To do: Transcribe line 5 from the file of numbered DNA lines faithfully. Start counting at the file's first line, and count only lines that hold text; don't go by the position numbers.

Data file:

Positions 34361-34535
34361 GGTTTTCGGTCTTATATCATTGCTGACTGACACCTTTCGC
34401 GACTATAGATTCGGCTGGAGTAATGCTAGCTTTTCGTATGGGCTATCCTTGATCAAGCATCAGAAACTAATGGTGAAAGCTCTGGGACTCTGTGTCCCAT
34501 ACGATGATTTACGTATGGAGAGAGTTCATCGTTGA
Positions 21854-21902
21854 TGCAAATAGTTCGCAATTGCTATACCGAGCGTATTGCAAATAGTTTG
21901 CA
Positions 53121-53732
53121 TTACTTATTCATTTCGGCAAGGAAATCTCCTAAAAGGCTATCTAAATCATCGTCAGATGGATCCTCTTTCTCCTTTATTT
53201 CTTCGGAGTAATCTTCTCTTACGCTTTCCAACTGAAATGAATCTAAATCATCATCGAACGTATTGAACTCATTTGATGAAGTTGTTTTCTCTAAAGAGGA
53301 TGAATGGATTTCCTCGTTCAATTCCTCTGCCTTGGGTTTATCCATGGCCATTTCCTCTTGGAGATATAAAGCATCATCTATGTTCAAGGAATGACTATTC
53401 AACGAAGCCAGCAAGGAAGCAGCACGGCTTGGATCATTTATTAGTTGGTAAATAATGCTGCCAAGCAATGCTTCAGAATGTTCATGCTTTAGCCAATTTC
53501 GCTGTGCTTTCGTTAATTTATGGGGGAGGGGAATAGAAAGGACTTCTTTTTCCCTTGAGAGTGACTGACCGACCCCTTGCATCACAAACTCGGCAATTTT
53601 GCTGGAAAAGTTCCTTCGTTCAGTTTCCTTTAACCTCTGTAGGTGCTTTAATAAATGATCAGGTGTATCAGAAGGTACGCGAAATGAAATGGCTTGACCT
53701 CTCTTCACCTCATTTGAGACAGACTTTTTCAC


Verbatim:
Positions 21854-21902